Pawsative Pups: Positive training, what is it?

Lisa Davies is a new columnist for Black Press who writes about dog training

So, in my last column, we talked about the many reasons why treating our dogs is a good thing, especially when we are reinforcing behaviours, keeping our dogs “playing the game” of training!

But, what is positive reinforcement training….and what isn’t it?!!

Many people get very confused about what this kind of training entails and I wanted to discuss some misconceptions I’ve heard over the years.

Firstly, I actually now prefer to use the term “force free” training instead of positive reinforcement. I know it seems unimportant, but many balanced trainers (trainers that use both positive and punishment based methods) will say that they are positive method trainers. This is extremely confusing to the average dog owner, looking to hire a trainer. Generally, a balanced trainer will correct a behavior they don’t like (with a pop of a prong collar, choke chain, e-collar), and then when the dog does the behavior that is expected, the dog will then be reinforced in some way, verbally praised or possibly treated. This is not positive training though! This would be considered a balanced training approach, a method that is not needed, given the information and research we have about behaviour these days. This is just one example:

Positive/force free training has the evidence to back up the fact that it works, and it works well! Not only that, but we know that it effects how the dog “feels” about the stimuli in the environment that was scary prior to training. Now your dog is happy to train with you, and starts to learn that the scary man with the umbrella predicts yummy treats. Food changes the emotion of a dog, so over time, we have a dog that learns man and umbrella make me feel good. Before you know it, your dog actually hopes to see men with umbrellas, instead of fearing them!!

Force free training is an excellent way to communicate with your dog in a non-confrontational way. Dogs learn they have choices, if they are too afraid to go closer to the scary bike, they will not be forced. Slowly, through training, they progress to a point where they can be closer and comfortable, which build confidence. You teach your dog what you actually want, instead of what you don’t want. If you’re teaching loose leash walking, your goal is to heavily reinforce the dog for where you like him to be, resulting in him wanting to be in that position even more. In a correction based system, you would let him pull, then correct him in some way. He would then stop and stress for a moment, you would carry on forward and he would pull again….and that same circular process would carry on for months if not years!!!! Behaviours that are reinforced will be repeated, it’s really that simple!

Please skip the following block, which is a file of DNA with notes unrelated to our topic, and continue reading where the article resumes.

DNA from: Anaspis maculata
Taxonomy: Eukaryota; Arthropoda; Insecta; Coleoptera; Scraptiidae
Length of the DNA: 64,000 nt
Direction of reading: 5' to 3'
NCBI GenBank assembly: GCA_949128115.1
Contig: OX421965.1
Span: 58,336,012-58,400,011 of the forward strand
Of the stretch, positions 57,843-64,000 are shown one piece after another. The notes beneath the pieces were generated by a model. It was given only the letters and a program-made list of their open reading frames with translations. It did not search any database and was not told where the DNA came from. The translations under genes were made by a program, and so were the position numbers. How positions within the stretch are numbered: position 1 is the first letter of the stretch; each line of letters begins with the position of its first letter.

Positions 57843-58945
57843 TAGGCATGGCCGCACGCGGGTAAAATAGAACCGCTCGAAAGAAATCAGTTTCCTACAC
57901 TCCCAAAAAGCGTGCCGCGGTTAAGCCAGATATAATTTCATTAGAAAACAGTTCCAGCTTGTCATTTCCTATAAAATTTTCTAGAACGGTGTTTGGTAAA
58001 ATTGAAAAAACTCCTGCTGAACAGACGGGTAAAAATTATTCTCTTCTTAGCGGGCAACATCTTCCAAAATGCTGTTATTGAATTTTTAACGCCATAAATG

It’s all about setting your dog up for success.

What does this phrase mean? You’ve probably heard it before, but what it means is to always begin training at a level your dog can actually do. For example, if I’m working with a dog that reacts to other dogs by growling and lunging at 30 feet from another dog, I am going to begin working at no less than 35-40 feet away. I’m beginning at a distance where I know my dog won’t react, and as a result, a distance my dog is not upset. This is force free training being implemented well!!

Force free training has been misunderstood to some, as never saying no to a dog!! Of course, there are times when dogs are behaving inappropriately and we need to ask them not to do something or remove them! But it is much easier to reinforce an alternate behaviour, which is re-directing them to something else instead. When we constantly say no, this just tells them what we don’t want them to do, not what we want them to do. For a lot of dogs, if you say no, and they stop, 3 seconds later, there is a high probability they will go right back to what you didn’t want them to do because they are still thinking about it!!!

Force free training causes less stress for both the human and the dog! It involves being kind to animals, but still teaching boundaries, manners and behaviour. It is based on the science of behaviour and really does result in dogs who love to train. So, to me, there is no question about what method to use when teaching dogs.

Missed the last column?

Why are we afraid to treat our dogs?

About Lisa Davies:

Lisa Davies (KPA-CTP, CDBC, CTC) has been training for 17 years. She graduated from the Academy for Dog Trainers, the Harvard of Dog Training Programs, and is also a certified Behaviour Consultant, specializing in aggression, including dog to human. She has a huge passion for helping rescues become more adoptable through training and is an BC SPCA Animalkind Accredited Trainer.

She shares her home with her husband, two Terriers, a Pointer and a Chihuahua, two goats, a miniature horse and two bunnies.

Contact Lisa at:

Pawsitively Canine Dog Training Services

www.pawsitivelycanine.ca

(604)836-5948

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